TD Canadian Children’s Book Week started with a bit of a jolt when I arrived at my first presentation in beautiful Elora, Ontario to find my audience waiting! A communication mix up between two librarians resulted in two grade three classes arriving half an hour early for my talk. Luckily, they were happy to wait while I set up and it meant I had more time to get to my second presentation in Guelph later that day.
I’m in Waterloo today where I’m talking to grades five and six students at two local libraries. This morning’s talk is about writing Hot New Thing. This afternoon, I’ll focus on Lesia’s Dream.
I’m off to present in New Hamburg and then Stratford tomorrow before driving to Woodstock where I’ll spend the night. Friday, I’ll speak to students in that community before driving back to Waterloo where I’ll drop the rental car and catch a bus to Toronto.
Highlights from the road so far: when talking about how story ideas often come from real life events, one grade three student told us how his father had been shot in the knee with a rifle. A neighbor did it, the student said. By accident, of course. But there was tons of blood and everybody was scared, except the family dog didn’t mind because he actually finds the smell of blood appealing. It was just the opportunity I needed to talk about how conflict – in this case, a shooting – can impact everybody (even dogs) differently. After the session ended, the teacher quietly informed me that the ‘real life’ rifle shooting incident the student spoke about was all fiction. She knows the family. It never happened. Given the range of details in the student’s ‘real life’ event, I suspect I was listening to a future writer.
It’s a real honor to be picked to tour. I must thank the Canadian Children’s Book Centre for coordinating the week, as well as all the teachers and librarians who have greeted me so warmly in every community. I’ve really enjoyed the chance to get out from behind my desk and talk about books and writing to so many excited students.
There was a visual posted on Facebook last week. You know the kind – some of them are funny, others are motivational, a few are designed to drag you out of your writing cave to comment. This was one of the latter. It was a quote by Kurt Vonnegut and it read:
“Swoopers write a story quickly, higgledy-piggledy, crinkum-crankum, any which way. Then they go over it again painstakingly, fixing everything that is just plain awful or doesn’t work. Bashers go one sentence at a time, getting it exactly right before they go on to the next. When they’re done, they’re done.”
People commented, declaring themselves in one camp or another, either a swooper or a basher. I came to the party a day or so late, and without much time to spare, but I quickly popped in to declare myself a swoopsher. Tongue in cheek? Not really.
Honestly, I’m a hybrid. I pretty much write both ways.
I wrote Exit Point and Hot New Thing in one quick spurt, not really stopping until I had that first draft done. Only then did I go back to revise. I swooped out the first three or four chapters of The Art of getting Stared At too and I was on a real roll, only to slow down and bash out a good part of the middle before I did a little swoop-bashing at the end.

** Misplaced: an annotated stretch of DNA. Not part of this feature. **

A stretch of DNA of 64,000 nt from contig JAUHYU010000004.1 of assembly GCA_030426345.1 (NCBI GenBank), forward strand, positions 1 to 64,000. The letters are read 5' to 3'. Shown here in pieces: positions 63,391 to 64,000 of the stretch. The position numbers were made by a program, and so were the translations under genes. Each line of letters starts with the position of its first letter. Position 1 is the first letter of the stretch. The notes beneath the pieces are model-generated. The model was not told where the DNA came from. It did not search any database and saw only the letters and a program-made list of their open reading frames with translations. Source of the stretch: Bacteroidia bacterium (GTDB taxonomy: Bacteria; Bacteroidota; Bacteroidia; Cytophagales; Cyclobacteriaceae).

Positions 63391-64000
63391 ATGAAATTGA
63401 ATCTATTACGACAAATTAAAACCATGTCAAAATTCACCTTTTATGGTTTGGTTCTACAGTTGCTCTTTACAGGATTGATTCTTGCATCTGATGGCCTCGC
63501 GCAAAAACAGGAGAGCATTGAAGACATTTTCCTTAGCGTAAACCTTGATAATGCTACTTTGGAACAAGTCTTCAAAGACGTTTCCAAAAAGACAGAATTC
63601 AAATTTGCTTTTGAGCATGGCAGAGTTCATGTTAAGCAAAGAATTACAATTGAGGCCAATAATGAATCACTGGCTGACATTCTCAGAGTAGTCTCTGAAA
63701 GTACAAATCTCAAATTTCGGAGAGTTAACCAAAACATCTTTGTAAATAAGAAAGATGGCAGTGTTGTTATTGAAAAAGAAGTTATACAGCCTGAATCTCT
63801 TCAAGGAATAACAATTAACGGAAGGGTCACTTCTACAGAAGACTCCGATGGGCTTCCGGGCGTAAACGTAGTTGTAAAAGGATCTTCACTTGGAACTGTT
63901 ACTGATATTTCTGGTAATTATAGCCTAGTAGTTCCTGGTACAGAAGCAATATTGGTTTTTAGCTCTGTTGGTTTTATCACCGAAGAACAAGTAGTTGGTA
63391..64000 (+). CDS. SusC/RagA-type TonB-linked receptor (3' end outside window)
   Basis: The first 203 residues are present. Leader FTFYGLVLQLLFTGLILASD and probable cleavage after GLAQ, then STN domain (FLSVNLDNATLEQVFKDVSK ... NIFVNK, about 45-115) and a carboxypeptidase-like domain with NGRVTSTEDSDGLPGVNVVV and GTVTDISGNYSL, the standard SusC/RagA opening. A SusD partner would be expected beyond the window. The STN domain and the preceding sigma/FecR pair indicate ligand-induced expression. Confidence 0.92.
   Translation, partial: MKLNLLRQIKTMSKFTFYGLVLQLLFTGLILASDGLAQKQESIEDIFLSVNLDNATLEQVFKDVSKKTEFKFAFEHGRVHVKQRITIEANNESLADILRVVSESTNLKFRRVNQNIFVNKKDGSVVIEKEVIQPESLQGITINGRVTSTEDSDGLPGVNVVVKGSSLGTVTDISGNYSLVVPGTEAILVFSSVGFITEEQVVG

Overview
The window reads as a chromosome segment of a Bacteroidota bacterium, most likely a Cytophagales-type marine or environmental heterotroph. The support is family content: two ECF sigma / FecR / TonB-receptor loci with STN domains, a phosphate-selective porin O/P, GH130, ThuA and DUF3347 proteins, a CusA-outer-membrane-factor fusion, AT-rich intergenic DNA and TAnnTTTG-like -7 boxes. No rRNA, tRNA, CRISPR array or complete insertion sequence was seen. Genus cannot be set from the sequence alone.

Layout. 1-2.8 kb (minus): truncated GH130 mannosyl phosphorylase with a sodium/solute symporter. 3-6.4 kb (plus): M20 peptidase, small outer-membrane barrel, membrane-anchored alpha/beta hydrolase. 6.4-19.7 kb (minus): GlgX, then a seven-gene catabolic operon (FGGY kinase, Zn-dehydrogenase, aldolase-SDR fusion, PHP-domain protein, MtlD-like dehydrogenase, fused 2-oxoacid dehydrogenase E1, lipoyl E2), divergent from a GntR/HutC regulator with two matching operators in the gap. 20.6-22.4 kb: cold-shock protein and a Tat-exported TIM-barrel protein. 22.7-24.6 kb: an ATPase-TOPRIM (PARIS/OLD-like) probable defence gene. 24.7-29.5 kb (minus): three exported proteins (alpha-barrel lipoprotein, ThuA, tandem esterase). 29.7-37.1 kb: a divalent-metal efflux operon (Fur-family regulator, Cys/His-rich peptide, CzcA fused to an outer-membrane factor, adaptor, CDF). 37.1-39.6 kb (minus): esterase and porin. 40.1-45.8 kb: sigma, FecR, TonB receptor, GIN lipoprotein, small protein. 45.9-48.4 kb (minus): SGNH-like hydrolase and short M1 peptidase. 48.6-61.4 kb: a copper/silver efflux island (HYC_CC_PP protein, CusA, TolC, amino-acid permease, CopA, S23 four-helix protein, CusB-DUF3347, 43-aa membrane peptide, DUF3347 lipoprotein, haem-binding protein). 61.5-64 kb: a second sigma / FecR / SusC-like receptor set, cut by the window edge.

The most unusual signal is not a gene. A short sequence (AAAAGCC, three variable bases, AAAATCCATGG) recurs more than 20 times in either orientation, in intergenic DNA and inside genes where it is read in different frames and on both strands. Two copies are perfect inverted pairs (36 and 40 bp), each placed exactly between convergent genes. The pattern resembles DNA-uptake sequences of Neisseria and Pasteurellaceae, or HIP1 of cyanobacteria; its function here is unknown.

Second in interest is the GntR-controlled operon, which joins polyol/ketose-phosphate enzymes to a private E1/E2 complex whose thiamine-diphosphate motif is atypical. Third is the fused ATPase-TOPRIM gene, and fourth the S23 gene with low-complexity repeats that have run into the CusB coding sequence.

For me, it varies book by book. Deadline by deadline. And by what’s going on in my life at the time. My writing process is exceptionally fluid. That’s not a good thing or bad thing. It’s simply my thing. It is the way it is. More important than my actual process, is my acceptance of it. Though it would be nice to fall firmly in one camp or another, if I get down on myself because I don’t, or if I try to force myself into taking an approach that doesn’t feel right, I am doomed.
My name is Laura. I’m a swoopsher. And I’m okay with that.
Tomorrow, I’m heading across the pond to Vancouver where I’ll be joining a number of other authors at a BCTLA gala. Given the prolonged BC teachers’ strike, there was some doubt as to whether the BC Teachers and Librarians would hold their annual conference this year, but the event is going ahead and Thursday’s dinner is being held at Granville Island. It’s a lovely opportunity for me to put on my LBD, slip into some heels, and come out of my cave for a bit of socializing. And if the opportunity presents itself, naturally I’ll be talking up The Art of Getting Stared At as well as Hot New Thing.
Should I feel inclined, there are a number of other ‘bookish’ events happening in Vancouver at the same time. There’s the Vancouver Writers’ Festival https://www.writersfest.bc.ca/ also being held at Granville Island October 21- October 26. Organizers have put together a great line up with something for everyone including a much anticipated appearance by Ann-Marie MacDonald which has people buzzing.
Out in Surrey, the acclaimed Surrey International Writers’ Conference will be underway y. http://www.siwc.ca/ Given the high calibre of writers, editors and agents who present, I’ve wanted to attend this event for years. Maybe this time I’ll actually make it!
But – there’s also a new exhibit about China’s Forbidden City opening at the Vancouver Art Gallery. http://www.vanartgallery.bc.ca/the_exhibitions/exhibit_forbiddencity.html It’s calling out to me.
I suspect the next few days will be busy ones!
I’m busy writing a speech for tomorrow’s book launch sponsored by Orca Book Publishers. If you’re in the Victoria area, join us at Munro’s Books at 7:30 on Wednesday, May 21st as we formally introduce our spring book titles. I’ll be there talking about Hot New Thing. Joining me will be John Wilson, Kristin Butcher, Sara Cassidy, Kari Jones, Michelle Mulder and Sean Rodman.
Drop by, enjoy a snack, and get a book signed. We’d love to see you!